[Post updated 2019] An article in the Australian Financial Review claims that the IRS is ramping up its activities in Australia. According to the article, the IRS is “scrutinizing the tax affairs of United States citizens living in Australia with renewed intensity, as the worldwide battle to shore up dwindling government tax reserves heats up.” The source of their story is Australian accountants.
We aren’t surprised by the headline. In fact, the IRS is searching worldwide for unreported income and unreported foreign accounts. Obama’s FATCA legislation (Foreign Account Tax Compliance Act), passed in 2010 and delayed several times, is now in full effect. That means foreign financial institutions must report accounts belonging to U.S. taxpayers. Even if an American only has signature authority over an account, it still must be reported to the IRS.
Fast forward to 2019 and the IRS FATCA reporting structure should not be catching anyone by surprise. This includes American expats, dual nationals and green card holders. Simply because a U.S. citizen holds a second citizenship or resides overseas doesn’t change the reporting requirements.
Since the early 1970’s, U.S. taxpayers have been required to report foreign accounts but compliance was spotty. FATCA now makes foreign banks, brokerage firms and other financial institutions the eyes and ears of the IRS.
Penalties for not reporting foreign income are steep. The penalties for an unreported offshore account are even higher. The latter can involve prison and civil penalties of up to $100,000 or 50% of the highest account balance if the IRS deems the nonreporting to be “willful.” Even nonwillful violations can carry penalties of $10,000 per year.
With the increased penalties come new whistleblower opportunities. As we live in an increasingly mobile society, we expect to see cross border tax evasion to increase.
Since 2013, the Australian Tax Office and the IRS have been cooperating and sharing information. Because it is still easy to hide assets using shell companies or in nominee names, there are likely to be many whistleblower opportunities for years to come.
In 2017, Paul Hogan (Crocodile Dundee) was in the news with his quite public dispute with the Australian Tax Office. Tax disputes are rarely made public because of strict confidentiality laws. They only become public upon an indictment or a court battle.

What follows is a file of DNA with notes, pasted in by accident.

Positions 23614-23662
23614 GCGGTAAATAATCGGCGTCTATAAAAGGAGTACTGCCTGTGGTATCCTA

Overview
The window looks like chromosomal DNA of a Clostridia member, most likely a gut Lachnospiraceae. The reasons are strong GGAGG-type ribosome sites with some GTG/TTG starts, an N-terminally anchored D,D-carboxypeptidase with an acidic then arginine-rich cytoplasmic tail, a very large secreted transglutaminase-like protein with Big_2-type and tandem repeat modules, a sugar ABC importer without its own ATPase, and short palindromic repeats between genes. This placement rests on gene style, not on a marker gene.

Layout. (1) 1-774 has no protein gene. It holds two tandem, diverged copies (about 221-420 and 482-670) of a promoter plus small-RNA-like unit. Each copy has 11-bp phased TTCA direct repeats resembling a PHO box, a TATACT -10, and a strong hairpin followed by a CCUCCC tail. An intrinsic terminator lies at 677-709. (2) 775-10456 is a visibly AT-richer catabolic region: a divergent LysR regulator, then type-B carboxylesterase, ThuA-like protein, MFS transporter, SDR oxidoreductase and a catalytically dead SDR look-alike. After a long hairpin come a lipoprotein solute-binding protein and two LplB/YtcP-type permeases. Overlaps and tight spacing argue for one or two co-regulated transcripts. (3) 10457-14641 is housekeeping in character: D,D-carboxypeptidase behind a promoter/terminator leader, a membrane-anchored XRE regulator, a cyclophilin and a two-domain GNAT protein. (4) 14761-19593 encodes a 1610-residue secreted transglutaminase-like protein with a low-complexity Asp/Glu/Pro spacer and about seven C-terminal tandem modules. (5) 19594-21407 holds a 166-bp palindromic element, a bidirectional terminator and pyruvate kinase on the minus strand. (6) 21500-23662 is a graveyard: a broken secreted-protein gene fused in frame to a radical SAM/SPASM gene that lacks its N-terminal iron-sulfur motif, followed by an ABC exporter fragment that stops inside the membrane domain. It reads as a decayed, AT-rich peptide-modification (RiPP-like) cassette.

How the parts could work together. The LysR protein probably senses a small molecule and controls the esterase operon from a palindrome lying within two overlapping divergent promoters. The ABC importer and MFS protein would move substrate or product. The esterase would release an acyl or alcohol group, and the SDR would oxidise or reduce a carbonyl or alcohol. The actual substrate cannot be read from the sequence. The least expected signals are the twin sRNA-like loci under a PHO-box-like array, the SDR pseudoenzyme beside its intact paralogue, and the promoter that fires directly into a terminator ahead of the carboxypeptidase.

Dundee told reporters he was did not payoff the tax agency to settle a reported $150,000,000 tax debt. In an interview, he called tax officials “boofheads”and said the American IRS, British and Australia Tax Office looked up his “quoit” (anus) for years and found nothing.
IRS Whistleblower Programs Awards
Under the IRS whistleblower program, people with inside knowledge of tax cheats can receive large cash rewards. The amount of the award is based on how much the government collects.
Of particular concern to Americans living in Australia or Australians living in the United States are superannuation accounts. The Australian Taxation Office provides special tax treatment to Australian self-managed superannuation funds (SMSF) but the IRS does not. Under the Internal Revenue Code, income from SMSFs is taxable as ordinary income.
FATCA and America’s unique offshore reporting rules have certainly created a tremendous amount of confusion. That doesn’t let taxpayers off the hook, however.
If you have knowledge of an unreported foreign account or foreign income, give us a call. Are services are confidential and protected by the attorney – client privilege. Whistleblowers anywhere in the world are eligible for rewards, even if they are not a U.S. citizen. valuable worldwide and in many instances can be offered on a flat fee basis. Our initial consultations are free and without obligation. For more information, contact attorney Brian Mahany at or by telephone at (414) 223-0464.
MahanyLaw – America’s FATCA Lawyers